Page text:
EY Economic Eye: GDP growth revised downwards based on gloomier global outlook but labour market continues to beat the odds
- ROI GDP growth for 2020 revised downwards to 3.0% from 3.3% on the back of a weaker global economic outlook and continued Brexit uncertainty
- Growth is projected to further slow to 2.8% in 2021, assuming the avoidance of a hard Brexit
- A no-deal Brexit outcome could see 2020 GDP dip to 1.3%
- Tentative signs that impressive rate of job growth is beginning to slow
Dublin, Monday, 9 September 2019: EY has revised downwards its economic forecast for 2020, from 3.3% to 3.0% on the back of weaker global outlook and following remarkable GDP growth of 8.2% in 2018. Growth in 2019 is projected at 3.7%, down from 4.1% projected in June. This moderate downward revision, based on the assumption of an orderly Brexit, is contrary to the continued strength of the labour market which remains in stark contrast to the downbeat backdrop. EY’s Economic Eye forecast published today, which outlines the latest projections for the all-island economy, also finds that in the event of a no-deal Brexit, 2020 GDP would dip to 1.3%.
The all-island report also finds that Northern Ireland’s economic growth rate for 2020 will be lower than the Republic of Ireland at 1.1%, and in 2021 will increase to 1.6%. The region has now slipped behind the UK average growth rate after a relatively strong 2018, with a no-deal Brexit projected to be sufficient to push Northern Ireland into recession.
Commenting on the figures, and gloomier global economic outlook, Professor Neil Gibson, Chief Economist for EY Ireland said, “The external economic climate is as challenging as it has been for a decade. Despite strong domestic tailwinds, the dual threat of trade wars and Brexit have the potential to derail Ireland’s rapid growth. Estimates of a no-deal impact vary considerably, but they all suggest there will be a cost in the form of disruption across the island. Regardless of the overall macro impact, the local and firm-specific effects could be devastating for some, with no-deal job losses likely to have a very particular sub-regional pattern. There is no doubt that the resilience and adaptability of businesses will be tested, as will the resolve of Government, but the remarkable level of growth and job creation over the last five years is no small feat and places Ireland on a solid footing.”
Darker Brexit cloud looms large for the all-island economy
In the event of a no-deal Brexit, EY Economic Eye finds that though Ireland would avoid a recession, it would see 2019 GDP dip from 3.7% to 3.2%, and would then slow further to 1.3% in 2020 before growing to 2.1% in 2021. While in Northern Ireland, economic growth would fall from 1.0% to 0.5% in 2019, dropping to a worrying -0.6% in 2020, only to moderate slightly to 1.0% in 2021. EY also predicts that a no-deal would result in 60,300 fewer jobs across the island by 2022 (41,500 in ROI and 18,800 in NI).
Simon MacAllister, Partner and Brexit Lead for EY Ireland added, “Our latest outlook is slightly weaker, and it is clear that even assuming a Brexit deal, trade wars and an unsteady global backdrop are beginning to take their toll on Ireland’s small, open economy. Warning signs are flashing in our economic data but also in financial markets and many business sentiment surveys. With recent surveys indicating that there are low levels of Brexit preparedness amongst Irish firms, businesses need to be considering now what a further extension or a no-deal could mean for them, and what their key actions will be.”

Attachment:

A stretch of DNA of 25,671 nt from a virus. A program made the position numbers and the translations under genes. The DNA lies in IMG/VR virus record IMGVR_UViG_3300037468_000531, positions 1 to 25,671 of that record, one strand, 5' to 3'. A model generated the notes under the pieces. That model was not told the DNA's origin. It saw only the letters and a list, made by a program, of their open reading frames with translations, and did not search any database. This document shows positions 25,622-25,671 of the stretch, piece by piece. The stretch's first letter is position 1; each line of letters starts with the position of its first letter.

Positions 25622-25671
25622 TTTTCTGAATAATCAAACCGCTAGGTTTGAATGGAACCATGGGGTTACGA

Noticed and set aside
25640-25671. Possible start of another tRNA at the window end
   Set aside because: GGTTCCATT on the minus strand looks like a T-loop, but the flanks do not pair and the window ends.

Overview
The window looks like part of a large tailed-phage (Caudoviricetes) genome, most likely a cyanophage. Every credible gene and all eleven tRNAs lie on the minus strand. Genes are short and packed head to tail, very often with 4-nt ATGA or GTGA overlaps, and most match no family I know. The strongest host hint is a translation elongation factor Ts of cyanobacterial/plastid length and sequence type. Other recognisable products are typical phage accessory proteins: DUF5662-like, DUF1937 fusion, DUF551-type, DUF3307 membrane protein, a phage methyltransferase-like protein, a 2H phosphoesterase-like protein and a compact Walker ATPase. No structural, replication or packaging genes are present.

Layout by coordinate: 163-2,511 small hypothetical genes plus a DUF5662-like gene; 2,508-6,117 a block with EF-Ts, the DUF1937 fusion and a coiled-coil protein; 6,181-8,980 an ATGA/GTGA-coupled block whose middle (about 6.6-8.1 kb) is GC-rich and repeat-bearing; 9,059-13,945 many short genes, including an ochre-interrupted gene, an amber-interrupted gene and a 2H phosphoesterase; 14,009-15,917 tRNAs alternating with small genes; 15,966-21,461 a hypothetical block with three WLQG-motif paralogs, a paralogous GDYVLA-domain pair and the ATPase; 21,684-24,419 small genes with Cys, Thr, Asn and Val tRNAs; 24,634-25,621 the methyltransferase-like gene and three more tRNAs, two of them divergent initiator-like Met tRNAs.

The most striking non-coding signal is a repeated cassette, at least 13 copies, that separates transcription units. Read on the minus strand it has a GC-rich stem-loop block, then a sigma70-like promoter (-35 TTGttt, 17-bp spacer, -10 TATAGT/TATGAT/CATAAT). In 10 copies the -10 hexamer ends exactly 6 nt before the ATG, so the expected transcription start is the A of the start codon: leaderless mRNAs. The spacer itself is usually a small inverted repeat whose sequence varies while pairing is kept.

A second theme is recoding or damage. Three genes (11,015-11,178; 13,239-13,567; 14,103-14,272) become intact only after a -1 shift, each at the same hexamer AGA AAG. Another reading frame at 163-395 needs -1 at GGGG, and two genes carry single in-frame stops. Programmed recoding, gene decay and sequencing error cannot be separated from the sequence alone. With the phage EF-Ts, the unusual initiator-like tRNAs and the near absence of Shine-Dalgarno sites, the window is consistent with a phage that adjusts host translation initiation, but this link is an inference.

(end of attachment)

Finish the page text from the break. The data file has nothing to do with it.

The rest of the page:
Job growth remains strong but projected to slow as wage inflation remains
EY Economic Eye finds that the more challenging global backdrop is at odds with what people are feeling in Ireland, with positive labour market growth, rising real incomes and increases in government spending. Whilst job growth in Ireland has also been revised downwards from 2.8% in 2019 to 2.2% in EY’s latest forecast, the firm’s predictions for 2020 and 2021 remain the same at 1.8% and 1.6% respectively. This demonstrates that the pace of growth is showing tentative signs of slowing, however it remains impressive, with all-island employment at its highest recorded level (3.2 million).
Neil Gibson comments, “Employers continue to cite accessing talent as their number on priority, above even Brexit, so a cooling of the job creation rate may be welcome from an overall economic point of view. The pace of labour market growth in Ireland could not have continued – public services, housing and infrastructure would not have been able to cope. However, job creation attracts people, and Ireland can expect migration numbers to rise again in 2019, adding to the pool of labour, increasing domestic demand, and further adding to the pressure on services.”
The report finds that in the event of a difficult Brexit, there will be jobs lost, but these are unlikely to be in the locations or with the skills profiles that are in demand from employers for whom Brexit is not a major consideration. As a result, recent upward pressure on pay levels is expected to continue for businesses, with wage inflation in Ireland predicted to be 3.6% in 2019, and the UK enjoying a similar level at 3.5%.
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